Figuring out the right balance for building decentralized software isn’t a different challenge than doing so for centralized applications. We just don’t have the advantage of speed due to almost every component being available to copy and emulate by developers. Simple interactions may take more planning, development time and testing that centralized counterparts. OpenBazaar has been working on making our network stable for four years and it’s still extremely frustrating at times even though we’ve come a long way. We spend a lot of time talking with users, troubleshooting and trying to understand problems that arise, convincing them to be patient as early adopters. I’m extremely grateful we have such a great community of dedicated people who want to see us succeed and I’m moved when I see evidence of this happening for other projects as well.
One point established in the article, when discussing Augur, was that these Ethereum DAPPs all have similar hurdles to jump over regarding fees and other UX challenges because these issues exist at a lower level that they all have in common. This is true and unfortunately when there is collaboration at the blockchain or networking layer our applications are at the mercy of other groups who may or may not be effective at holding up their end of the bargain. Layered approach to development works so long as the underlying layers are completely stable. It’s like constructing a skyscraper when the bottom floor is made of styrofoam. You won’t be getting far for long before it all crashes down.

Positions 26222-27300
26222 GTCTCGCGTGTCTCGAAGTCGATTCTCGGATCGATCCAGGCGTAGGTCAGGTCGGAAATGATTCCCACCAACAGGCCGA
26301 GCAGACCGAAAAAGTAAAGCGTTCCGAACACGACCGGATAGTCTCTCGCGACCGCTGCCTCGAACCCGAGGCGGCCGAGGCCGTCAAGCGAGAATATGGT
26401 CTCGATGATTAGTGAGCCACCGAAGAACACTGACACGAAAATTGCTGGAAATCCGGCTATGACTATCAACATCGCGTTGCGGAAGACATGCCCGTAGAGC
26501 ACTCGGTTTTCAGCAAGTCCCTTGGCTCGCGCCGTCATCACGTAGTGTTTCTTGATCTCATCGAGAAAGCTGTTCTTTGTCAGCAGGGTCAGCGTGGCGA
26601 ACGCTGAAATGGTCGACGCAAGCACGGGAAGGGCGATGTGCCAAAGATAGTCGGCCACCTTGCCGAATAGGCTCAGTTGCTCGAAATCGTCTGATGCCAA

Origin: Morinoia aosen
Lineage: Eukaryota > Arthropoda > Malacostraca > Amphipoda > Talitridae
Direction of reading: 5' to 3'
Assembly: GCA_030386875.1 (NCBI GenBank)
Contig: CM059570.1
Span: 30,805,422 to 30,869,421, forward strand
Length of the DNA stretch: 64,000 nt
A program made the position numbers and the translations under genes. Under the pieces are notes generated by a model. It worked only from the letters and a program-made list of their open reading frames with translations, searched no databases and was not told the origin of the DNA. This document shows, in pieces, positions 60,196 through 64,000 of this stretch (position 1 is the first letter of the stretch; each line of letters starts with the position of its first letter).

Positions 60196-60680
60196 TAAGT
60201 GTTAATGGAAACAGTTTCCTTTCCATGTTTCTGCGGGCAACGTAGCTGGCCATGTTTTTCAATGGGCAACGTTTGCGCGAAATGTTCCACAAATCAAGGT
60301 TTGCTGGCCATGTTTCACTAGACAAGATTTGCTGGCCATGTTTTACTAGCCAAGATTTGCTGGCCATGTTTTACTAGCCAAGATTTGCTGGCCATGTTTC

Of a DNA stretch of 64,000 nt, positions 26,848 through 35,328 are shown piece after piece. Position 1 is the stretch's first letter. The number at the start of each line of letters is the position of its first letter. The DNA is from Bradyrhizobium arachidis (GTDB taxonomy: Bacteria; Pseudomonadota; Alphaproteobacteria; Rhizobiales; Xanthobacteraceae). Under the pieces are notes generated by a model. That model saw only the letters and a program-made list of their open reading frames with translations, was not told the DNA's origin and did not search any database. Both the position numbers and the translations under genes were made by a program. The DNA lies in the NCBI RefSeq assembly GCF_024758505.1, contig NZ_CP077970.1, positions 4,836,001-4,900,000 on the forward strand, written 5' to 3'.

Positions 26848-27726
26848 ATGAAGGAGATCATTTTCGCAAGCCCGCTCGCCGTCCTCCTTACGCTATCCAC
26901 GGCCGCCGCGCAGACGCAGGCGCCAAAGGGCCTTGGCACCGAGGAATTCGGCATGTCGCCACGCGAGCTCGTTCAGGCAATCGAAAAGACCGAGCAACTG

OpenBazaar is built on top of Protocol Labs’ IPFS, which is tagged as “alpha” software. Our production final product is running on top of an “alpha” networking component. This may seem ludicrous but we attempted to build our own library and it took resources away from focusing on UX and other important pieces of OpenBazaar. We have to trust that Protocol Labs will continue to improve their software and grow and we will get to take advantage of that in the future. Hopefully it’s a smart gamble that pays off.
Currently Crypto is not Currency